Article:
His family moved to Philadelphia and it wasn’t long before he had gigs in jazz orchestras there, including Teddy Hill’s band (his idol, Eldridge, was formerly a member), and in the band of Cab Calloway, where he began writing big band arrangements. Gillespie continued to compose for the bands of Woody Herman and Jimmy Dorsey, and also freelanced regularly on trumpet with Ella and Her Famous Orchestra.
While in the Earl Hines band, which included Parker among its members, Gillespie debuted one of his most celebrated compositions, “A Night in Tunisia,” among the earliest jazz tunes using Afro-Cuban rhythms and percussion. He would go on to write such other Afro-Cuban jazz standards as “Manteca” and “Cubano Bop.”
It wasn’t long before alto saxophonist Parker and Gillespie ventured out on their own with a small combo that defined bebop – revolutionizing jazz and influencing generations. Wynton Marsalis said of Gillespie’s playing: “Nobody had ever even considered playing a trumpet that way, let alone had actually tried.” Jazz historian Mark Gridley points out that some of Gillespie’s signature trumpet licks can be heard later on myriad recordings by other trumpet players, as well as pianists, guitarists, saxophonists and trombonists.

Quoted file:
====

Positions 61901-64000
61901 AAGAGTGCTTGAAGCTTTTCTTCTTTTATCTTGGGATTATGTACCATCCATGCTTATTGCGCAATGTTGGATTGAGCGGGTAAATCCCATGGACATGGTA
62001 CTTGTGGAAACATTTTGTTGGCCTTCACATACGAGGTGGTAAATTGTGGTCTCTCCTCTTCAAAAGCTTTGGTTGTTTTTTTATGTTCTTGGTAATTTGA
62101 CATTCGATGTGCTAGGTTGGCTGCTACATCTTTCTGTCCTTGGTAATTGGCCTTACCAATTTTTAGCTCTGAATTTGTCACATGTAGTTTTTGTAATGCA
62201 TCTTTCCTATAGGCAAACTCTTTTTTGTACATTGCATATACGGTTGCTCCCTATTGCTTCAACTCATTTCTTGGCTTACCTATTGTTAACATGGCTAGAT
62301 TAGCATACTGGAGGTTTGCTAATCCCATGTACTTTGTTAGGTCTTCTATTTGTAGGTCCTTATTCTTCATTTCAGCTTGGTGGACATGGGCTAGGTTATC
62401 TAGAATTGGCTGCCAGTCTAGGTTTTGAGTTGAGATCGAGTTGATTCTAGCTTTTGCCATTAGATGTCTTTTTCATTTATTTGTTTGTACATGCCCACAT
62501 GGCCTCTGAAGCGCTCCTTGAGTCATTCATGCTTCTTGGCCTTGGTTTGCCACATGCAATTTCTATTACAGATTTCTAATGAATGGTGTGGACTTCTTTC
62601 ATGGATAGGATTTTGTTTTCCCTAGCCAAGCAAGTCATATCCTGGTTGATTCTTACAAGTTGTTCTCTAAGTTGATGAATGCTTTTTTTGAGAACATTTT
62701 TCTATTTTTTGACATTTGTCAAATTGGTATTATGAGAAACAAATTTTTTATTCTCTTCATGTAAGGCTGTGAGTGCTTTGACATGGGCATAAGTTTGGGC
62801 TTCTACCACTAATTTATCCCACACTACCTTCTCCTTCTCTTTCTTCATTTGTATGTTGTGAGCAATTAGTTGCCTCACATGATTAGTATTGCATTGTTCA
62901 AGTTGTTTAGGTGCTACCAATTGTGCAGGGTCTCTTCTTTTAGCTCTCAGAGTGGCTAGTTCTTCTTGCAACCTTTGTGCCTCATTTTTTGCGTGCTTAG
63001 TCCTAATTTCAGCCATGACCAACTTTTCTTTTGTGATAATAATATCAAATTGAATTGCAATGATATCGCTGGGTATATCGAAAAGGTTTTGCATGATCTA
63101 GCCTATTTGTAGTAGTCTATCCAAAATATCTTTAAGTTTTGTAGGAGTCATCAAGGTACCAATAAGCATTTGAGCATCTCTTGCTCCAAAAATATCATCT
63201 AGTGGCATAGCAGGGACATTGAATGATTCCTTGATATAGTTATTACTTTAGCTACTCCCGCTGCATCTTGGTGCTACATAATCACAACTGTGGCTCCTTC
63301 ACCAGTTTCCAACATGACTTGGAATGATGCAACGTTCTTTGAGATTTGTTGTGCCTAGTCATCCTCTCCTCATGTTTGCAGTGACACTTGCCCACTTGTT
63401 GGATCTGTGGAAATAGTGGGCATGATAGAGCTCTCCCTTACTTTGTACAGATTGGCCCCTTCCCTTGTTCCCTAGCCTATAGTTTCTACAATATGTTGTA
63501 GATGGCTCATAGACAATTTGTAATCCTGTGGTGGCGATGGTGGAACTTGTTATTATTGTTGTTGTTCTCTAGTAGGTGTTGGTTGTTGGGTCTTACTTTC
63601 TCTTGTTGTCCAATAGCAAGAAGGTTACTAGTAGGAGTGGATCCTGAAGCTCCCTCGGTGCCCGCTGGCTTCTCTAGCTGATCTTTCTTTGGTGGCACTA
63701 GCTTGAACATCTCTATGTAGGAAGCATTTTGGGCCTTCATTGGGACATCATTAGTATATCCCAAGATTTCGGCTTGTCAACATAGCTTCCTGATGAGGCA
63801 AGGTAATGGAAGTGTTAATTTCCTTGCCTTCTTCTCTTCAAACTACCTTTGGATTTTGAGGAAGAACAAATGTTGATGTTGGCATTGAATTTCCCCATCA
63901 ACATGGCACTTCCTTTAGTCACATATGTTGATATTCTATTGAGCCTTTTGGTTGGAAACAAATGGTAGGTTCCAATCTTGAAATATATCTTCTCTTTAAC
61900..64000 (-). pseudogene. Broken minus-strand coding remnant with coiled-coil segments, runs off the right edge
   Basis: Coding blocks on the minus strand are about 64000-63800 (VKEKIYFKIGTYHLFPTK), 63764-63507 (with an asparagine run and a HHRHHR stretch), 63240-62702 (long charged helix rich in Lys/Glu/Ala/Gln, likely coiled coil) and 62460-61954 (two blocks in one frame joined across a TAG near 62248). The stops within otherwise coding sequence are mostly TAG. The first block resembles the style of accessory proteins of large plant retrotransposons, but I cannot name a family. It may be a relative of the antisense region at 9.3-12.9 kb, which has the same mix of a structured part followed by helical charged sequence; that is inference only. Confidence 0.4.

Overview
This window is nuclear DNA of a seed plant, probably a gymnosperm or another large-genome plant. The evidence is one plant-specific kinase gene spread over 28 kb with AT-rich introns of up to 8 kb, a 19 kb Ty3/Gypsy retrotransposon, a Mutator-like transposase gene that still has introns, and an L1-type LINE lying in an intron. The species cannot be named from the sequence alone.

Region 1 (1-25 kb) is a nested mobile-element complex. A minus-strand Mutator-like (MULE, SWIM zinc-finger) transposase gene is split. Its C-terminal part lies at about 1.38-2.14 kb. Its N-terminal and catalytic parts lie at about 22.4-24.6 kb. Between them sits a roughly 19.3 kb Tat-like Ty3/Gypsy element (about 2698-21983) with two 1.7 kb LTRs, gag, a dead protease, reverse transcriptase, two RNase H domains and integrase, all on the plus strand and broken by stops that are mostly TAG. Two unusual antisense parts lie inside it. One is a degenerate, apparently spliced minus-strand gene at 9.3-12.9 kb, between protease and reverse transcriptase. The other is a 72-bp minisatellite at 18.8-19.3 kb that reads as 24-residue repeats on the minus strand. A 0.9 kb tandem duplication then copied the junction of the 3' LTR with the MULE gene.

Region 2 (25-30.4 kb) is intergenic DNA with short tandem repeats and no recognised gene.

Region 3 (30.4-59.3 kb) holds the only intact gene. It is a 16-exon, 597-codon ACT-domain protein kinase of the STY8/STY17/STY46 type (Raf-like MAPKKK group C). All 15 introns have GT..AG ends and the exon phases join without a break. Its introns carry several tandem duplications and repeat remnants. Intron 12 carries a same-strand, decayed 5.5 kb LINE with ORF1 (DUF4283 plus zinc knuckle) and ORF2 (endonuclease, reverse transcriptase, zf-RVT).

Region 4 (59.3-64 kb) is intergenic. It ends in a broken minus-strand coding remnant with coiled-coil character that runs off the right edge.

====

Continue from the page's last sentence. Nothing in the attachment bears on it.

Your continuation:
Gillespie ultimately penned a number of beloved bebop standards, including “Groovin’ High,” “Salt Peanuts” and “Anthropology” (the last with Parker). His other signature tunes include “Birk’s Works,” “Oop Bob Sh' Bam,” “Johnny Come Lately,” and “Dizzy Atmosphere.”
From the early 1950s on, Gillespie wrote numerous arrangements and led his own big bands; his works are still performed by the Dizzy Gillespie All-Star Big Band. Many of jazz’s movers and shakers, such as Roy Hargrove, James Moody, Cyrus Chesnut and Lewis Nash, honed their chops with those groups. Gillespie also served as inspiration and mentor to a host of other prominent jazz artists, including Milt Jackson, John Coltrane, Bobby Sanabria and Jon Faddis.
The U.S. State Department sent Gillespie and his band on tours of Africa, the Middle East and South America, in one of the first formal acknowledgments of jazz as an American cultural contribution to the world. Like Fitzgerald, he played the White House and was showered with accolades, including a Recording Academy Lifetime Achievement Award, the National Medal of Arts, the Kennedy Center Honors, and numerous honorary doctorates.
Following his death in Englewood, he was buried in Flushing, N.Y., near another legendary trumpeter: Louis Armstrong.
Composer Dave Kopplin holds a Ph.D. in music from UCLA and is on the faculty at California State Polytechnic University, Pomona.
Sept. 28, 2017